India’s unparalled beauty, its snow-capped Himalayan peaks and the unspoiled sandy beaches of Lakshadweep attract thousands of smiling strangers each year. Here Sri Krishna uttered the immortal message of Bhagavad Gita to Arjun, and countless yogis spread it across lands as distant as Java and Saudi Arabia. Our forefathers built wondrous works of sacred architecture and developed the ancient cities of Harappa and Mohenjodaro. From India arose the decimal system, polo, chess, astrology, ayurveda and surgery. However, as the centuries passed, our treasures were looted. Our ancient and thriving cities were pillaged and burned to the ground and our people left crippled with horror.

Yet, India has survived it all and now stands as a free country on the threshold of the twenty-first century, facing the challenges of being the world’s largest democracy. However, while India thrusts forward as one the globe’s most rapidly developing countries, we seem to flee from our past. For some, being Indian is more a vice than a virtue. The mere thought of being called “Indian” seems to shroud us with shame and fear of association with “backward” kinsman. We run to escape, raising our children in this atmosphere of contempt for our motherland.

And the result of this is my generation, Generation X, described as clouded in a haze of drugs and violence, addicted to the computer keyboard and the Internet. But I see it as one wherein our history, loyalty and pride are in danger of being lost forever. We are the least in touch with our motherland, but not at all ashamed of this. We pride ourselves on being called ABCD’s (American-Born Confused Desis). We enter prestigious Ivy League colleges, chasing after the dream of six-figure salaries and networking with the corporate elite, while ignoring our community and the plight of our people and our motherland. At college, I see other students of the same ethnicity, Chinese, Black Africans, bonding closely, while my countrymen are scattered in fragments. We are proud of our non-Indian friends, not catching even a glimpse of those who are of our own descent. Though our culture is richly adorned with festivals and traditions, Indian clubs know nothing but hosting parties. But when it comes to joining Hindu organizations, we simply walk the other way, sometimes laughing as we pass by. A sparse group of parents go to temple, while my peers are at home. Why so? “Oh, they have to study. The temple is always there. Maybe they will come next week.” Unfortunately, that week never comes. These are the same peers that scoff at Indian culture and festivals and have a shallow conception of Indian history. Asked why, they reply, “My parents never explained it to me. If they don’t think it’s important, why should I? Join the Hindu Students Council? Isn’t that a religious organization? Why do, we need that? Sorry, but I have better things to do and I don’t want to be called a fanatic!” These temples could eventually become nothing but exhibitions, with vacant halls hosting Deities and one senior priest left to carry out the last strand of culture that links us with our motherland.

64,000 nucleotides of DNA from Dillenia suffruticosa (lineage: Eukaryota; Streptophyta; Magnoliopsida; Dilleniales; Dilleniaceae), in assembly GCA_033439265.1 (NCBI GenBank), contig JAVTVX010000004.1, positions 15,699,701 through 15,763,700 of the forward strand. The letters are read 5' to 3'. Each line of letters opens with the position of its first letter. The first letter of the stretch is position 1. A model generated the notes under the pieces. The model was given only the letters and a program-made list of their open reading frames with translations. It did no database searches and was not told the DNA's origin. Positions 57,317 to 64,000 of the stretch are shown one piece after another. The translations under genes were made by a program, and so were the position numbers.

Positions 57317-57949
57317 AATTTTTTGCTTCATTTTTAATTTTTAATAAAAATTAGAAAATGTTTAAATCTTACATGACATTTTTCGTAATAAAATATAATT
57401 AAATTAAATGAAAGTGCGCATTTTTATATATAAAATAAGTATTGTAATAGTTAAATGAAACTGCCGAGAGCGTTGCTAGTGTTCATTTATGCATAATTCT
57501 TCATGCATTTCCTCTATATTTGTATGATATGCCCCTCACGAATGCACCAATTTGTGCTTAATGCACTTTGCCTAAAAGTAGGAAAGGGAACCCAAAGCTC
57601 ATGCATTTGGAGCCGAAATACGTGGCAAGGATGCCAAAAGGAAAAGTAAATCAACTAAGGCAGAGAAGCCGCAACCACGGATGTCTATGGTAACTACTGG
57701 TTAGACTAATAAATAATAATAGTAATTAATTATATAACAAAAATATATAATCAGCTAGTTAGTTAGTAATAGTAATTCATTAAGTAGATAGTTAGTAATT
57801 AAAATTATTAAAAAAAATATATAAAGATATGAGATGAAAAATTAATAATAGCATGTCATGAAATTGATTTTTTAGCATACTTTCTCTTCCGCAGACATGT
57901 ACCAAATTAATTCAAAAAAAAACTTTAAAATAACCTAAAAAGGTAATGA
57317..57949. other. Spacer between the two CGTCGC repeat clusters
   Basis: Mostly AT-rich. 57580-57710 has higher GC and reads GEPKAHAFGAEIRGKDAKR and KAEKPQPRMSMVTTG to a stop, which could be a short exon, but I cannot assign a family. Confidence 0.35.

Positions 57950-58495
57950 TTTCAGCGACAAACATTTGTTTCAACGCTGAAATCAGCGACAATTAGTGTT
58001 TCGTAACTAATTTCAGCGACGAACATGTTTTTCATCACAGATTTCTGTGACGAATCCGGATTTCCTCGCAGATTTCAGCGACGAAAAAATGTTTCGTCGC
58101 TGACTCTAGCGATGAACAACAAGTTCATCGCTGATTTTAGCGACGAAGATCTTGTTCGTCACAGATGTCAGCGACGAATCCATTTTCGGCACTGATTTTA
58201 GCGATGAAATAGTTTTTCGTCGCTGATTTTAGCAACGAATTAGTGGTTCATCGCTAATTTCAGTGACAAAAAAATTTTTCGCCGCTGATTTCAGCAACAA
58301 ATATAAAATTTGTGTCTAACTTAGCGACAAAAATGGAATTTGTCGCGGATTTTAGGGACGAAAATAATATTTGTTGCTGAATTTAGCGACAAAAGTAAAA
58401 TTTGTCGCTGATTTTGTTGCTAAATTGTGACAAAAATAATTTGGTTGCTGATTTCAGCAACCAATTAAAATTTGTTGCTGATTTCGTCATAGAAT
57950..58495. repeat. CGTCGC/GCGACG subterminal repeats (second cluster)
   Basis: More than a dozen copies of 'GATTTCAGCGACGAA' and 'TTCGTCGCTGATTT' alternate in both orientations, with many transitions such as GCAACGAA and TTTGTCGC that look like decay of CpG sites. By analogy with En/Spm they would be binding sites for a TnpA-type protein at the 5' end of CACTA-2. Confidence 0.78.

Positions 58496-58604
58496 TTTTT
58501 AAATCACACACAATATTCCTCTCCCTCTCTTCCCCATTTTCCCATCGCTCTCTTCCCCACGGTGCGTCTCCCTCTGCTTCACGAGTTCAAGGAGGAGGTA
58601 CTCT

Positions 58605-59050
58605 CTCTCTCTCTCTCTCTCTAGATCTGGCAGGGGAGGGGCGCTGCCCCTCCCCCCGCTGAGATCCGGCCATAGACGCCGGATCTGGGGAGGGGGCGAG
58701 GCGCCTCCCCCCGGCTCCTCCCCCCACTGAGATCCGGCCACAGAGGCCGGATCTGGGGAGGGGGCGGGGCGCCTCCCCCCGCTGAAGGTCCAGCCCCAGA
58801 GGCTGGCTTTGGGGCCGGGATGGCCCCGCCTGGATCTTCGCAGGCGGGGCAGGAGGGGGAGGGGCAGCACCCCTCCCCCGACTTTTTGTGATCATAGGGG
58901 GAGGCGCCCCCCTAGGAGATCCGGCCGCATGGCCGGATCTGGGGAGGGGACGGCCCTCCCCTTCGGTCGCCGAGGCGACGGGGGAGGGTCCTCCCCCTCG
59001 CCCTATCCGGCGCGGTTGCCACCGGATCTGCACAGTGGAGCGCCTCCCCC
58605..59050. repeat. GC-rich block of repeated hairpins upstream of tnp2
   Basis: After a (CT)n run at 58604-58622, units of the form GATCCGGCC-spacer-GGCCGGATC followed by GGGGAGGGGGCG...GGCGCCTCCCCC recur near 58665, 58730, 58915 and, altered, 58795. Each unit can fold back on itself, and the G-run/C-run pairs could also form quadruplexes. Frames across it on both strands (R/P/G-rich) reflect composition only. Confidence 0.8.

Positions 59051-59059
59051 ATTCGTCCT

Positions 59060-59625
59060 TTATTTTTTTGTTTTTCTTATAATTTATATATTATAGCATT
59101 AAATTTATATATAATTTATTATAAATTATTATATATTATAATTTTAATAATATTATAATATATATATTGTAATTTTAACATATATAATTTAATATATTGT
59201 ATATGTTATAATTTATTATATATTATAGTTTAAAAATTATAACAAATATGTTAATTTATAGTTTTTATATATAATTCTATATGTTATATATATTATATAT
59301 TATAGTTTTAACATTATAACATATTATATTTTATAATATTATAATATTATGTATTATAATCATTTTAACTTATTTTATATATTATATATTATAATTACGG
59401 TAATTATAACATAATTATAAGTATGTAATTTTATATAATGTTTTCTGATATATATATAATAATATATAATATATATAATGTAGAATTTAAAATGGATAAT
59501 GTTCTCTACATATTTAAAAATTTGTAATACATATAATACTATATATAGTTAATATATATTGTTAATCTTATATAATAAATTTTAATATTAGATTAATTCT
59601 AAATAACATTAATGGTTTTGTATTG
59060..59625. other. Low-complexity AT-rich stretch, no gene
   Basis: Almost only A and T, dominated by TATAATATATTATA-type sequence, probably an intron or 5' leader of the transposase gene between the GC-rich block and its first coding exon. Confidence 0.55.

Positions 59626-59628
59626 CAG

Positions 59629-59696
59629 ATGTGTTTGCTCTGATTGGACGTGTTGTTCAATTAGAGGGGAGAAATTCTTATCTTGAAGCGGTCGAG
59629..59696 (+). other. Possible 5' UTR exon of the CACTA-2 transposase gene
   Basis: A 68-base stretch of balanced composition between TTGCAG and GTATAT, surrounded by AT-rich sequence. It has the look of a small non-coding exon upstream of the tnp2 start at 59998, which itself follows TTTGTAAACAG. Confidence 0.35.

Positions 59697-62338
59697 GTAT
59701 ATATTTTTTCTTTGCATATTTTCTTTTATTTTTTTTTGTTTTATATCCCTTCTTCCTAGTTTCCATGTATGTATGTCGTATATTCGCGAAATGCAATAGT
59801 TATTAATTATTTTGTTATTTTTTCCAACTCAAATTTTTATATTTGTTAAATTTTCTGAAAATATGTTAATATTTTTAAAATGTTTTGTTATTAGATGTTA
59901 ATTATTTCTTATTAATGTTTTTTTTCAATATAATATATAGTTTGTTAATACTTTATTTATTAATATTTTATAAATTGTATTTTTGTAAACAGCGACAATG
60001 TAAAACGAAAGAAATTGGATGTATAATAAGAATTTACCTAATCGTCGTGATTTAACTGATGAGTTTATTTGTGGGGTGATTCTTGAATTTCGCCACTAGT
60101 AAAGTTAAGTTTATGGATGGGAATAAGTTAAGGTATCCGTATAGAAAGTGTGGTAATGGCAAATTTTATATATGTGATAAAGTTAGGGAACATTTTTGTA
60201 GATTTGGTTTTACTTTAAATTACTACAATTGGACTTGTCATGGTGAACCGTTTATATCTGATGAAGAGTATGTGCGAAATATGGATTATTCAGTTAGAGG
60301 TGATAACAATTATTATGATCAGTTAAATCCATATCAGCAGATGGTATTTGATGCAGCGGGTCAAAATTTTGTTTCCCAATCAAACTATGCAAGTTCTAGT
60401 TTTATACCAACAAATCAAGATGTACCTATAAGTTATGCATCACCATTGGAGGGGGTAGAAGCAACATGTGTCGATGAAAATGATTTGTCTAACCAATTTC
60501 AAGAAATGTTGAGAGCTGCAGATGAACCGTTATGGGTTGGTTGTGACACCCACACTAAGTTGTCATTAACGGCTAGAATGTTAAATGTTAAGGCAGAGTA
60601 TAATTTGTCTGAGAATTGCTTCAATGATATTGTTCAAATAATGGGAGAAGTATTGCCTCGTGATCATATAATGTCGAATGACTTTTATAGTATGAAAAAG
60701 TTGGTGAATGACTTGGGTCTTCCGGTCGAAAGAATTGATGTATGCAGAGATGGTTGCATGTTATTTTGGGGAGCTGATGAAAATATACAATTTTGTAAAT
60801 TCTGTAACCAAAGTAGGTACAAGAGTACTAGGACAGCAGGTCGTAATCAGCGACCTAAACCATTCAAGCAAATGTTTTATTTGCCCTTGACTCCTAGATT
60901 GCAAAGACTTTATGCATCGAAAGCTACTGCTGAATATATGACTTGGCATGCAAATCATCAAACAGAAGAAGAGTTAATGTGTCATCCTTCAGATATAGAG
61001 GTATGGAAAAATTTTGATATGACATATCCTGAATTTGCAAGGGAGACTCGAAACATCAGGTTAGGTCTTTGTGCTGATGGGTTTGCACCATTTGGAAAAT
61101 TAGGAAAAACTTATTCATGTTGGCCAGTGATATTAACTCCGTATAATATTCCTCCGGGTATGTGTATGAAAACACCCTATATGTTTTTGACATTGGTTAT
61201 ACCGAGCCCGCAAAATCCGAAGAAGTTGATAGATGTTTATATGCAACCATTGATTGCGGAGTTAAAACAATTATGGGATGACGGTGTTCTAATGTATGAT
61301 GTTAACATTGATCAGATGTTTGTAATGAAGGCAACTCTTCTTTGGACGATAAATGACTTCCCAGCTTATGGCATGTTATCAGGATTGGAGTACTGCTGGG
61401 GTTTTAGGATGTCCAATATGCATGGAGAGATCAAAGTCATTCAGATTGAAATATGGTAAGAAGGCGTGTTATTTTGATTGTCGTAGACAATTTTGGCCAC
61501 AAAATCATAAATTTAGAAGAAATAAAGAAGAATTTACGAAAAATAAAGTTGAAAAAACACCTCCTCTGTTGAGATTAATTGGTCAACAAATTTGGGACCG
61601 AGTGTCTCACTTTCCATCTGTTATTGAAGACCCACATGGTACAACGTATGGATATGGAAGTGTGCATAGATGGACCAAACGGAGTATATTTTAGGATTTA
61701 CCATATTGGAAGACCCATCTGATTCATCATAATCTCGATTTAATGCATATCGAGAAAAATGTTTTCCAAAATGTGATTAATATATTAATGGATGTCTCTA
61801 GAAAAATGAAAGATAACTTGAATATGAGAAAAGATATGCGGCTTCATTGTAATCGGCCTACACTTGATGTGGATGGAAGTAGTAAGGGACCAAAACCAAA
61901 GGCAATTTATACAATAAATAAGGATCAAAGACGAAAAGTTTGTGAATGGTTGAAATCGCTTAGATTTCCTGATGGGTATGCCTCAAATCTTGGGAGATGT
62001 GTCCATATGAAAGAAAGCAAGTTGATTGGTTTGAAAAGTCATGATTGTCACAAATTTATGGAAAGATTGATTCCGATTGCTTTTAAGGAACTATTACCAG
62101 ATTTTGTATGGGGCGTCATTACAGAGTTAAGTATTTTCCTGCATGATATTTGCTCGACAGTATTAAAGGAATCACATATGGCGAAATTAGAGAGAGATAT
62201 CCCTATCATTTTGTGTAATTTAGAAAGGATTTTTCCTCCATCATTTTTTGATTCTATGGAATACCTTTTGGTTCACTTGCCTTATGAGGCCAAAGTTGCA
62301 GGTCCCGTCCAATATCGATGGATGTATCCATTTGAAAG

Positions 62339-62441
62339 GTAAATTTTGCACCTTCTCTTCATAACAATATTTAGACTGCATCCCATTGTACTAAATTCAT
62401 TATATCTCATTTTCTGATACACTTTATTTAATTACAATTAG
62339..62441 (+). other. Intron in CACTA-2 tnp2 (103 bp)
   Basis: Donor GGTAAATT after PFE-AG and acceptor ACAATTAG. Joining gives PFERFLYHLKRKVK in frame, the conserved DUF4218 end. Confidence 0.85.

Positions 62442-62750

Our parents raise us with 1600 SAT scores, not the values of the Vedas. They delight in grasping anything American and letting go of everything Indian. They have forsaken the responsibility of handing over our rich and ancient heritage to grasp one that is merely a few hundred years old. Our festivals have become only social gatherings, not a time of remembrance or prayer. My generation is left with only a few wispy statements of a country and tradition that have become alien to us. If this trend continues, my generation may be the last one that can pass on the legacy of our forefathers, for not only the next, but also ultimately the world. The vision of a vibrant and united community may be lost forever.

ISHANI CHOWDHURY, 21, is founder of New York’s Baruch College Hindu Students Council and is HSC’s Atlantic regional secretary